Ok GCP parents, time to turn away from the seemingly endless stream of national bad news coming at us and focus on some good news about African American men. A team of researchers from The University of Virginia, The Institute of Family Studies and Columbia University recently released a report, “Black Men Making It in America” which reveals that contrary to public opinion (as shaped by the media), millions of Black men are succeeding economically in America today.

The researchers tracked a group of men born between 1957 and 1964 from their early years to ages 50 and older. They found that the share of Black men who are in the middle class or higher–as measured by their family income–has risen from 39% in 1960 to 57% in 2016. At the same time, the share of black men who are poor has fallen from 41% in 1960 to 18% in 2016. The report notes, “In other words, a substantial share of black men in America are realizing the American Dream—at least financially—and a clear majority of them are not poor.”

The report does note that the percentage of Black men who make it into the middle class or higher by age 50 is significantly smaller than that of their white or Asian peers. It found that Black men experience more upward and downward mobility over the course of their economic lifetimes, and the economic gap between Black men and white men is bigger when they are in their fifties than when they are in their thirties. But it focused on determining the pathways that Black men are following to achieve economic success. Here’s what they found to be the engines that drive it:

1. Education and work. Black men who worked full time and had at least some college education were much more likely to be members of the middle or upper class by the time they got to their 50s. And 52% of Black men who avoided contact with the criminal justice system in their youth have moved into the middle or upper class by midlife, compared with only 28% of Black men who had contact with the criminal justice system when they were young. The researchers note that education, employment and time in the criminal justice system are also linked in predictable ways to the odds that fifty-something year old Black men will remain in poverty.

2. The Military, Marriage, and the Black Church. Black men who served in the military had a 72% better chance making it into the middle class or higher by 50 years old than those who did not serve. The U.S. military provides stable work, good health care, housing, and opportunities for advancement, champions virtues such as duty, responsibility, loyalty, and perseverance, and pushes racial integration. As such it has served as an important route into the middle class. And Black men’s marital status is strongly associated with their economic status at midlife. In fact, the odds of Black men making it to the middle or upper class were at least three times higher for those who marry. (This is due in part to the fact that their black wives contribute a higher share of income to the household than other married women.) In addition, Black men who frequently attended church or other religious services at a young age are also more likely to reach the middle class or higher when they are in their fifties.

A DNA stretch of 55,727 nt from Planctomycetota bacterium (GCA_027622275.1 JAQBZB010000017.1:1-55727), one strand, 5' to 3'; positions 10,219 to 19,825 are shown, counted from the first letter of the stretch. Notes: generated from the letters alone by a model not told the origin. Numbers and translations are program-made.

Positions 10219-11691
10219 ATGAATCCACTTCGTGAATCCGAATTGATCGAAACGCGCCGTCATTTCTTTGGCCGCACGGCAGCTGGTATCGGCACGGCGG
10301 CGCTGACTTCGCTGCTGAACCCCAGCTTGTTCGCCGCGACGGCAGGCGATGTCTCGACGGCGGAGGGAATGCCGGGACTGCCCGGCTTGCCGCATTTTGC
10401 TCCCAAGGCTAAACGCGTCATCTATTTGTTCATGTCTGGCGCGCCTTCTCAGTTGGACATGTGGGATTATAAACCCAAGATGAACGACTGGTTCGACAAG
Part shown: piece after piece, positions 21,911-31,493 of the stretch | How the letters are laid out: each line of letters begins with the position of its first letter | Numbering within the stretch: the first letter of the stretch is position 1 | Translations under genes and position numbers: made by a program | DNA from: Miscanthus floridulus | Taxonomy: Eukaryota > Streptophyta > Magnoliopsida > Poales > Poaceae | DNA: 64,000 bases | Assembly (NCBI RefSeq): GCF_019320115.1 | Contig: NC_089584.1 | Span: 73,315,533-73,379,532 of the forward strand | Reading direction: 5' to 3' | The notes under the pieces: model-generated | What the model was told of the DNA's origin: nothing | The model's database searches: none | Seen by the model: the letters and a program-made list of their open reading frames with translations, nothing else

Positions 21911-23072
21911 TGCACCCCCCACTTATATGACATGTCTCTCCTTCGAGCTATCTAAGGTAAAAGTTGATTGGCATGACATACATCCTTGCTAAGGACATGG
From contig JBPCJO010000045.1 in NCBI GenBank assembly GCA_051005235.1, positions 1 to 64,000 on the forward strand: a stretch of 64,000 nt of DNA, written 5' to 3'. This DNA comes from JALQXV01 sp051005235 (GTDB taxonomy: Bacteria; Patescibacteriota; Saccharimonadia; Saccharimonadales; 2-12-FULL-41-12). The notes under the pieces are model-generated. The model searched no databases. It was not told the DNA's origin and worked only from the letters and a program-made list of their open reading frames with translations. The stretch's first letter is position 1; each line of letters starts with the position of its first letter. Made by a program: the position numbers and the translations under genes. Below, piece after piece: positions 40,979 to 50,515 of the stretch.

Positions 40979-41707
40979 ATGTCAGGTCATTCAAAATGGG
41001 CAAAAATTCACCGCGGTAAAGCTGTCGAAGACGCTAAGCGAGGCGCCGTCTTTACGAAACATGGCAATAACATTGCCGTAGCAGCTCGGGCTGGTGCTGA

3. A Sense That They Are In Control of Their Lives. Black men who score above average in their sense of agency—measured by reports that they are directing the course of their lives versus feeling like they are not in control of their lives—as young men or teenagers in the late 1970s are more likely to be prosperous as fifty-something men in the 2010s. The ability to feel in control may be rooted in a variety of factors, including advantages they experienced growing up, expectations of future success, underlying personality traits, or an orientation to life they adopted. Young black men who see themselves as captains of their fate are more likely to be financially successful in their fifties, even after controlling for factors like their education, employment history, and marital status.

Of course we have to give this good news a sobering reality check. Only 17% of college graduates each year are Black men. And given that poverty and racial bias increase the chances that a young black male will get caught up in the criminal justice system, it is significant that those young men who are charged with a crime are 60% less likely to make it to the middle class. But the headlines of this report remain clear and positive: notwithstanding the disheartening racial news we hear on a daily basis, Black men are succeeding in America.

And GCP parents, we can use this research to help our young sons achieve. It appears that we can better their odds if we: focus on their education–both academic and spiritual; convey to them our clear, rational expectations of their success starting in their early years; and do all that we can to encourage them to feel as if they are masters of their fates (while at the same time making sure they have the emotional and common sense tools they need to survive as Black boys in this America). A tall order for sure, but the evidence that these methods work is powerful and motivating.